Roberts suggested that ownership of a health plan has been the key ingredient in Geisinger’s ability to succeed under value-based contracts.
“We’ve had a health plan since the 1980s, and that’s given us the opportunity to cultivate and grow our model over an extended period of time,” Roberts said. “Having said that, in the 1980s there was not a lot of governmental business; it was mostly commercial. Today, I would submit the greatest areas of opportunity are in the government-sponsored plans, whether they’re Medicare Advantage, ACOs or Managed Medicaid. States have continued to move away from traditional fee-for-service Medicaid because they just don’t have the infrastructure to efficiently manage Medicaid beneficiaries’ care. And they’ve seen that, by actively outsourcing that care to managed care organizations, they can get better control over their costs, even if it’s not to the full extent that they may want.
Owning a health plan is only one of the key factors that organizations need to address to be successful under risk contracts. Roberts also emphasized two other important factors.
“You also need to understand the risks that you’re taking, and that requires data,” he said. “It also requires underwriting, actuarial and benefit-design expertise, among many other important functions. That’s the upfront part. Importantly, providers have to recognize — and this sounds really simple — in risk-based arrangements, you can’t deliver fee-for-service medicine that’s focused on units as the productivity and incentive measure. You must be able to deliver effective, high-quality care, and do so more efficiently to be successful.”
Roberts also explored the rationale for deciding to move forward that addresses the very reasonable aversion many providers have to taking on risk when they don’t have to do so.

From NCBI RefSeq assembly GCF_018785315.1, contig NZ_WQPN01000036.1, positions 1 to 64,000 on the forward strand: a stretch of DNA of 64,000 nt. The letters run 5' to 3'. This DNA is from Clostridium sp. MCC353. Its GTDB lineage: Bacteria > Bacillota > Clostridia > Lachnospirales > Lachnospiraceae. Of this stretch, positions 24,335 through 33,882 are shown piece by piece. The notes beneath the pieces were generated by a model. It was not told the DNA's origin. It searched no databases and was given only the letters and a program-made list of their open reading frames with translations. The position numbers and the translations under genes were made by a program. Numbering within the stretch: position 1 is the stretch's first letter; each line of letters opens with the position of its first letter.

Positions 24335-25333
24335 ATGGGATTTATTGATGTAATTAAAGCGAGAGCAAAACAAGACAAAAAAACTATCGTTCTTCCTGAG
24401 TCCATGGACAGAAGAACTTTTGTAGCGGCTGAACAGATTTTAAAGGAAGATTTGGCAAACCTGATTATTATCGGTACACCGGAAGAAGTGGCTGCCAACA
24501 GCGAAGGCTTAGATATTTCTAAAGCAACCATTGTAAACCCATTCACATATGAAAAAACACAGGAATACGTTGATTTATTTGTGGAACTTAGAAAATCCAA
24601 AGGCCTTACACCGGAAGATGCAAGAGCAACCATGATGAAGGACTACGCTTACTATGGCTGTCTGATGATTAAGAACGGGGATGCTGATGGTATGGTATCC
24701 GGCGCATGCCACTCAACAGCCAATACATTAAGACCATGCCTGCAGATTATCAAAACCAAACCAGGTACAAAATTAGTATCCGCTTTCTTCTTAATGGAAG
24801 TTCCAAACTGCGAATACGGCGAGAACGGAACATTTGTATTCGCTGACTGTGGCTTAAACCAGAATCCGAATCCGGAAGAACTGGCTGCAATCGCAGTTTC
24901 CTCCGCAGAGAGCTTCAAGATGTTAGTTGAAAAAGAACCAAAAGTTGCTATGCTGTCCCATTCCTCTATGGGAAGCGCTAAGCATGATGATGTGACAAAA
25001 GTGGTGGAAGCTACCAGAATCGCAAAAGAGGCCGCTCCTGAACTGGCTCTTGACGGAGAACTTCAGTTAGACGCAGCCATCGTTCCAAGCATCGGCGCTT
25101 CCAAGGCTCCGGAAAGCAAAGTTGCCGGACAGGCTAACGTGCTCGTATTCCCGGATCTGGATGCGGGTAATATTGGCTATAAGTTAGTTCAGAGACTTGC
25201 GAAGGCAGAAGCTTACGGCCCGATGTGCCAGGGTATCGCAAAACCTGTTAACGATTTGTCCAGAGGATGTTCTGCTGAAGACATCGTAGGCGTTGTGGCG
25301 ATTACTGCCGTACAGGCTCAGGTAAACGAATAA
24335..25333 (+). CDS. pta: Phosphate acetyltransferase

“If I tell you I want you to take risk, your first question should be, ‘How am I going to be compensated for taking that risk?’ That’s called a risk premium, and it’s fundamental to nearly every form of insurance.
But Roberts raised another, perhaps even more important question: “If you say to me, ‘I want you to take risk,’ then my first question is, ‘Why?’ If I’m a physician and I’m not in the business of evaluating and assuming risk, and if there is no incentive for me, why should I take risk?” It’s only natural. If someone asks, ‘Do you want to take this risk? We’re not going to give you anything for it,’ then, why would I?
“But I think the other part is not so much thinking about it in the context of risk but thinking about it in the context of the reward. The benefit should be, the patient receives better overall care and a better experience.
“For example, in the case of Medicare Advantage representing an aged population, it must be recognized that a physician can’t spend just 10 minutes with the patient. Our experience shows, to really understand the patient’s conditions and comorbidities, you must be willing to spend more time with those patients.
“For our Medicare Advantage patient population, we give extended primary care visits. It’s important for at least two reasons. One is to make sure the physician understands the patient’s conditions, comorbidities and other matters. The second is to fully document that patient’s care and conditions. Care and condition in the documentation is what translates into a risk adjustment factor, and that’s the basis on which Medicare Advantage premiums are adjusted and paid. That is the risk adjustment I referenced. Spending a little more time with the patient to document what they have enables you to provide the care they need — and also get paid consistent with the care that you’re providing.”